Emirates Airlines, 30th Year of Profit

In its recently released annual reports, Emirates Group had revenue of US$ 27.2 billion, and it’s 30th straight year of profits at $1.1 billion and will pay $545 million as a dividend to the Dubai Investment Corporation.

Emirates Airlines revenue increased 9% to US$ 25.2 billion, while its profit increased to $762 million and this was attributed to strong performance in cargo which offset fuel price increases of 15% during the year. Fuel now accounts for 28% of their operating costs, while staff expenses are 15%. The Emirates Group has 80 subsidiaries and 103,000 employees, a number which declined by 2% in the year. The report notes that there was a 2.2% reduction in flight handled at Dubai’s two airports due to termination of flights between Dubai and Qatar, from the, still ongoing, dispute with Qatar.

Emirates carried 58.5 million passengers and received 17 new aircraft, in the year taking its fleet to 268. It is the world’s largest operator of the Boeing 777 and A380 planes and announced new orders for 36 A380’s and 40 B787-10’s. Emirates revenue was from six regions topped by Europe with $7.3 billion revenue, followed by East Asia/Australasia $6.9 billion, the Americas $3.7 billion, and revenue from African routes was $2.6 billion (an increase 8%).  In Africa, they fly to 27 destinations and the report notes that their results in Africa were achieved in spite of political instability and currency volatility including massive devaluation in some countries. Revenue from the Gulf & Middle East was $2.3 billion, and West Asia/ Indian Ocean was $2.1 billion. During the year Emirates signed partnerships with Fly Dubai and Cargo Lux and extend one with Qantas.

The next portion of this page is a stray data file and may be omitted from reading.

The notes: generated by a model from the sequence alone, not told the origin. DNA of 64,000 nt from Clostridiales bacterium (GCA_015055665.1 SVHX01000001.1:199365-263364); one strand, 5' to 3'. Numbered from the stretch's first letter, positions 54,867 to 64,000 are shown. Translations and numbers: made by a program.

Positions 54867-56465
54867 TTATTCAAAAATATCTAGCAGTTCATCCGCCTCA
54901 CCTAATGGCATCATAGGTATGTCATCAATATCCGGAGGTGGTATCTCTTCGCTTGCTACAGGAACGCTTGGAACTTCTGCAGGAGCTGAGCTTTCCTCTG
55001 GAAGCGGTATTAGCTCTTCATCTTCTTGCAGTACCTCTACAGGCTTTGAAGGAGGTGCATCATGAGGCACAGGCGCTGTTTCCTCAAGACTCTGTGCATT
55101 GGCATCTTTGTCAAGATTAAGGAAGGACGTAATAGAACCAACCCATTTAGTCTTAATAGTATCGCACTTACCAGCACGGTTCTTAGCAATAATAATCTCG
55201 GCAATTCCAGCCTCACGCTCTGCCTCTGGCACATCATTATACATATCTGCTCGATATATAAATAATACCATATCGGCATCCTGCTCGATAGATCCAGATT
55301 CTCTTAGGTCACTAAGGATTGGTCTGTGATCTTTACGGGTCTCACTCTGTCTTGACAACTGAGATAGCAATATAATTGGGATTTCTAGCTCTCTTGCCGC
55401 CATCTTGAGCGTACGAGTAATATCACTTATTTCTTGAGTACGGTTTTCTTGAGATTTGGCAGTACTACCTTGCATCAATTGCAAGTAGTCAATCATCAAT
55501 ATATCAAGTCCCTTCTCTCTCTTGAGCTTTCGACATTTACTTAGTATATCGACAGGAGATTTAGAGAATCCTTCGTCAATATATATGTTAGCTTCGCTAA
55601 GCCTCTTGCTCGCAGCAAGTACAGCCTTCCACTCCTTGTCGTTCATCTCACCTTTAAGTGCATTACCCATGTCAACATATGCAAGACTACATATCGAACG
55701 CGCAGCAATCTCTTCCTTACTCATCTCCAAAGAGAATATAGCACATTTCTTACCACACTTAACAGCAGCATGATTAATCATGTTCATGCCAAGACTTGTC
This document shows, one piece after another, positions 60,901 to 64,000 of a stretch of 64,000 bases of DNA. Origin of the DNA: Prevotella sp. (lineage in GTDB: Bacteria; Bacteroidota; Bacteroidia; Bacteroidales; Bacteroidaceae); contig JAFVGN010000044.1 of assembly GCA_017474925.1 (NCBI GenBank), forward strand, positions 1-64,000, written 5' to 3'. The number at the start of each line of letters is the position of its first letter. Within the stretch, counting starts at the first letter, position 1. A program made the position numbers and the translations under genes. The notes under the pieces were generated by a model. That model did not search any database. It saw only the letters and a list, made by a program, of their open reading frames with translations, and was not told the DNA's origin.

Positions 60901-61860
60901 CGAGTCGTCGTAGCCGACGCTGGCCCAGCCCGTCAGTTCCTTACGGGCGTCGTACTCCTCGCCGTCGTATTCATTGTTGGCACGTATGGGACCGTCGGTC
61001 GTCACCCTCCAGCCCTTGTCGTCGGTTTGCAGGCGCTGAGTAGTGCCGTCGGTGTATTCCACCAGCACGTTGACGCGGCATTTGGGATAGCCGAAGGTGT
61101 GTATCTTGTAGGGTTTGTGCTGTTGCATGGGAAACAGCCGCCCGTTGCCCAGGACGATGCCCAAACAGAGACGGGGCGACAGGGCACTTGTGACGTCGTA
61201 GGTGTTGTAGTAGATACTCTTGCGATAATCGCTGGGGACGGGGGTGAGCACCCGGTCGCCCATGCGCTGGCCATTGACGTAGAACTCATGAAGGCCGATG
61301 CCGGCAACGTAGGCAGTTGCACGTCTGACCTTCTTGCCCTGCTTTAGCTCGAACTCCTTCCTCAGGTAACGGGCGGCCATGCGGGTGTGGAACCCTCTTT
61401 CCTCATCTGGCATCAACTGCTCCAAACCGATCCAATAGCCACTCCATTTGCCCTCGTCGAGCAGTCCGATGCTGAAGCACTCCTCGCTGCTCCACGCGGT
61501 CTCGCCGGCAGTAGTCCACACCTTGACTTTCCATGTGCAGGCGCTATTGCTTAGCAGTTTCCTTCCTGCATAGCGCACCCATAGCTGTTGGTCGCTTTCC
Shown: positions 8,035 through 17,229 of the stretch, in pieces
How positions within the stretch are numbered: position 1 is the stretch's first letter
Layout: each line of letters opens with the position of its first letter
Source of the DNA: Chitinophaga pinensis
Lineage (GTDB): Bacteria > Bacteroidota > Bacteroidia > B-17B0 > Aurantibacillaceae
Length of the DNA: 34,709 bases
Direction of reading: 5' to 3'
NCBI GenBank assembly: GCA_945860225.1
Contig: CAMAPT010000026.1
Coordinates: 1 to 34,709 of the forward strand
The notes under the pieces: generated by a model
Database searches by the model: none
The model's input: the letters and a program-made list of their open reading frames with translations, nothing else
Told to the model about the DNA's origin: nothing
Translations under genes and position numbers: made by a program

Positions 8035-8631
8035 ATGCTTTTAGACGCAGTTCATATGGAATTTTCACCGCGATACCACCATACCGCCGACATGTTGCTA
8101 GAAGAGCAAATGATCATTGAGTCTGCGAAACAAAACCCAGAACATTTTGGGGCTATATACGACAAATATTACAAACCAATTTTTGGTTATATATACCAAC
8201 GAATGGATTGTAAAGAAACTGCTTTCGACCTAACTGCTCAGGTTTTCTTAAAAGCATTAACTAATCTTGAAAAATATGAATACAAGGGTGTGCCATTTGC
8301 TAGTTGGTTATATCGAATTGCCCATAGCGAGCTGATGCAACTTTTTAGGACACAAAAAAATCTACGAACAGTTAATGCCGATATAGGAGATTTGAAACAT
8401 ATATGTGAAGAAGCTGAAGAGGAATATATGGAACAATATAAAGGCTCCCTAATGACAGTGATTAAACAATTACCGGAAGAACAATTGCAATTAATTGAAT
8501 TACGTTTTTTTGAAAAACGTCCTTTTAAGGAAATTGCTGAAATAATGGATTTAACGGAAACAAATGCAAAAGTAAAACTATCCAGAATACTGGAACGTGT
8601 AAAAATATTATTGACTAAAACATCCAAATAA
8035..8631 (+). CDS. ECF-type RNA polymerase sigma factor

Emirates SkyCargo revenue was US$ 3.4 billion (14% of the airline’s revenue) from its freighter fleet of 13 777’s, while Emirates’ hotel’s revenue was US$ 203 million, Emirates also tested the use of blockchain to streamline cargo delivery, digitize their supply chain and eliminate paper usage.

Dnata, a separate entity in the Emirates Group, had its best year yet with $3.6 billion of revenue and $359 million profit. Dnata serves 300 airlines in 35 countries and its international business which included handling 3. 8 million tons of cargo and serving 55 million meals during the year, now accounts for 68% of its revenue. Dnata acquired AirLogistics in the US, signed deals to do ground handling in New York,  and maintenance in Singapore and had other expansions in Europe while creating two new travel reservation systems.

Kenya Airways and Delta Codeshare

Delta Air Lines and Kenya Airways have applied to the US Department of Transportation with an expedited request for the two airlines to be expeditiously granted reciprocal codeshare rights for each others’ flights.

The application (PDF) dated 7th May, applies to Delta and Delta Connection flights in North America, Latin America, and the Caribbean to carry the Kenya Airways (KQ) code, while the Kenya Airways will immediately place Delta’s code (DL) on flights between Nairobi to/from Johannesburg (South Africa), Lilongwe, (Malawi), Djibouti (Rep. of Djibouti) and Maputo, (Mozambique).

Delta routes will be part of the codeshare.